If you’ve never been exposed to the idea of Cognitive Biases, you are probably under the impression that people are typically rational. Sure people are misinformed or uninformed or may have a different value system, but you assume that they probably make decisions consistent with the facts that they have.
Unfortunately that’s just wrong.
The human brain is the most complex known object in the universe, the pinnacle of billions of years of evolution, but it has some…quirks. Maybe our brains evolved too many cognitive ‘shortcuts’ to save on processing power, or perhaps the way our reasoning works still has some bugs in it, but for whatever reason humans have some issues with purely rational thought.
While our brains are fantastic for out-competing other species (and other humans) when it comes to living on the savanna, they fall prey to what are termed Cognitive Biases. These are tendencies for the brain to think in certain ways that result in irrational behavior. Let’s look at some examples:
- The Illusory Truth Effect: Ever notice when a politician repeats false or misleading information over and over again? They’re taking advantage of this effect. When you’re exposed to information multiple times, even false information, you are more likely to believe it to be true.
- False Memories: It is entirely possible for you to remember doing something that never happened, or remember something happening in a different way than it actually did. The Innocence Project, which helps overturn old legal convictions by using improved DNA testing, has reported that 73 percent of the wrongful convictions they overturned were based on eyewitness testimony. In addition, the Columbia Human Rights Law Review published an investigation in May 2012 reporting that Texas almost certainly executed an innocent man, Carlos DeLuna, based on eyewitness testimony. Read this and never fully trust an eyewitness again.
- Hindsight Bias: This is when we believe that past events were easily predictable at the time. While the chain of events looks easy to see in hindsight, we overestimate how easy it would have been to predict in the past. The 2008 financial crash looks like it should have been obvious to predict, but we have the advantage of knowing what happened, and few people caught it at the time. Falling prey to their Hindsight Bias is why a lot of people think they can speculate on the stock market. The reality is hindsight really isn’t 20⁄20.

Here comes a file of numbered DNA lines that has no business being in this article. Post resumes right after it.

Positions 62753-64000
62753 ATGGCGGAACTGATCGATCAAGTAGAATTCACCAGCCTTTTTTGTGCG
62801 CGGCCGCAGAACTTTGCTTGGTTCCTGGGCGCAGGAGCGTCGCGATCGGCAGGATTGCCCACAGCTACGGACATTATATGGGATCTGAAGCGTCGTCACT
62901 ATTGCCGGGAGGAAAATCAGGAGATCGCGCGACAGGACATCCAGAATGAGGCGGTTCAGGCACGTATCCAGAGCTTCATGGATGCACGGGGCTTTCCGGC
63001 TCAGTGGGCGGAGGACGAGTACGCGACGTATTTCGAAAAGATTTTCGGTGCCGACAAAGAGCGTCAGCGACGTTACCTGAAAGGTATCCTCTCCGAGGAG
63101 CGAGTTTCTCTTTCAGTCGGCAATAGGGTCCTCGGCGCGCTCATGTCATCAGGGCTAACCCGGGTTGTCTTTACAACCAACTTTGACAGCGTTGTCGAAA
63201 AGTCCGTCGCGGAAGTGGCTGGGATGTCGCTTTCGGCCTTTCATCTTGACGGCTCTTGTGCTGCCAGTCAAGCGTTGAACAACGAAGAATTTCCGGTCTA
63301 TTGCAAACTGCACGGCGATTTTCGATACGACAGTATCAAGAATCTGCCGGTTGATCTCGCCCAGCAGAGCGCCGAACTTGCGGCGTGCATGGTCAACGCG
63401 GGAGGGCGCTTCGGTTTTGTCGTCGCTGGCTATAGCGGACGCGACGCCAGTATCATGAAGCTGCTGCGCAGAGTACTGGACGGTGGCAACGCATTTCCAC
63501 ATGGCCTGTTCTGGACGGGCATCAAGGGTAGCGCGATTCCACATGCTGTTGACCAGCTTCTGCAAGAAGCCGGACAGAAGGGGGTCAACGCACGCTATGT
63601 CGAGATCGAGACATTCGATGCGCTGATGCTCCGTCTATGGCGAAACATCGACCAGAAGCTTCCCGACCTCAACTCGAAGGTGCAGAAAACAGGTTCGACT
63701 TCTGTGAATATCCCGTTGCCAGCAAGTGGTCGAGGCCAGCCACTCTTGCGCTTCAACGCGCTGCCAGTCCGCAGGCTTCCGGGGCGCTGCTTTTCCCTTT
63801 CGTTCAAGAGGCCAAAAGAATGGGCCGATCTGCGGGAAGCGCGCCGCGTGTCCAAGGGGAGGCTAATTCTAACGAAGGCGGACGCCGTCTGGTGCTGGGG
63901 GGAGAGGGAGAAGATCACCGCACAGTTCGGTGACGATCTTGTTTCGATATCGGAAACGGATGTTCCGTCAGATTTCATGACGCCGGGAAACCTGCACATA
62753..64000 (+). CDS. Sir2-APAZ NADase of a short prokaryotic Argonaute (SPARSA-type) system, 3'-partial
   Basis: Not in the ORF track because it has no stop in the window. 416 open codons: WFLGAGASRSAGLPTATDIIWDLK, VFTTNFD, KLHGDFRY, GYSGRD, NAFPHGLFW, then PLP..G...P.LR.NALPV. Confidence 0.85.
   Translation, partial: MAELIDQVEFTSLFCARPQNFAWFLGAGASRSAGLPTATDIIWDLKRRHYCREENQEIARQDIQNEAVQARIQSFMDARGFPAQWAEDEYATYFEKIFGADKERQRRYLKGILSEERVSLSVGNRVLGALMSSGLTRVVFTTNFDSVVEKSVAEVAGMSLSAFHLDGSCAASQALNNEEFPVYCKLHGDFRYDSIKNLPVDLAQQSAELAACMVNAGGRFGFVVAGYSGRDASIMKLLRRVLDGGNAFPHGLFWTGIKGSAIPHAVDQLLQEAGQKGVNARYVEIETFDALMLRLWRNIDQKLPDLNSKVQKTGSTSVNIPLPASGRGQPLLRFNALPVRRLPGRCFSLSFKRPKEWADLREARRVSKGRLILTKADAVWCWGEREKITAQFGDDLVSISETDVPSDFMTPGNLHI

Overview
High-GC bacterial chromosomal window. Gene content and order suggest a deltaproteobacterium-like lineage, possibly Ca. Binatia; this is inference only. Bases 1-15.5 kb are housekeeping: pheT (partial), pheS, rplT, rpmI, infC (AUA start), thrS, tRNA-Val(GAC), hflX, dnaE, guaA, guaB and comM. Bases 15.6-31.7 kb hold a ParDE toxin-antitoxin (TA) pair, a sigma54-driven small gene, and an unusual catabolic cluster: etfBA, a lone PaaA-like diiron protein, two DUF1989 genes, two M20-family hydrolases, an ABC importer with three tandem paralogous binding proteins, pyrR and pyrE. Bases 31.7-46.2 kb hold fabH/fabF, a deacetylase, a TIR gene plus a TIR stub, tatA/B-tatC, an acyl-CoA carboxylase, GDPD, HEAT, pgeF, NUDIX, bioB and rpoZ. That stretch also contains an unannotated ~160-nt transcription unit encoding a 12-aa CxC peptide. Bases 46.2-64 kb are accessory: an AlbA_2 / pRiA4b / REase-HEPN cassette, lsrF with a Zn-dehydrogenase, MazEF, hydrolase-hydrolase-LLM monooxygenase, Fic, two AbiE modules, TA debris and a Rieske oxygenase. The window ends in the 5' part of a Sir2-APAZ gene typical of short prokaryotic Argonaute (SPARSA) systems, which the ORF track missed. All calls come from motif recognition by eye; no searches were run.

- The Zeigarnik Effect: Incomplete tasks are better remembered than complete tasks. If you’re finding yourself in the evenings stuck in a mental loop remembering your work day, chances are you’re trying to keep in mind details of an unfinished task or project. Unload all those ideas at the end of the work day and enjoy your evening.
To be clear, that is nowhere close to an exhaustive list. This handy website lists many of them if you’d like to browse through others yourself.
Why You Should Care
There are two big reasons why studying Cognitive Biases and learning how to manage them are so important.
First, it’s great internal introspection. If you are really focused on improving yourself, knowing your own faults is vital. Understanding when and how you will make irrational decisions is the first step in becoming a rational thinker. Increasing your own rationality improves your decision making process, and thus every decision you make.
Second, you can use it for external action. Use these deficiencies in rational thinking to manipulate the world to suit your goals. Take advantage of these faults of logic in others and get your competitors to act irrationally. But please don’t use them to take over the world, that would be bad.
In future articles I’ll cover some of these biases in greater detail and hopefully discuss some strategies for dealing with them in your own life.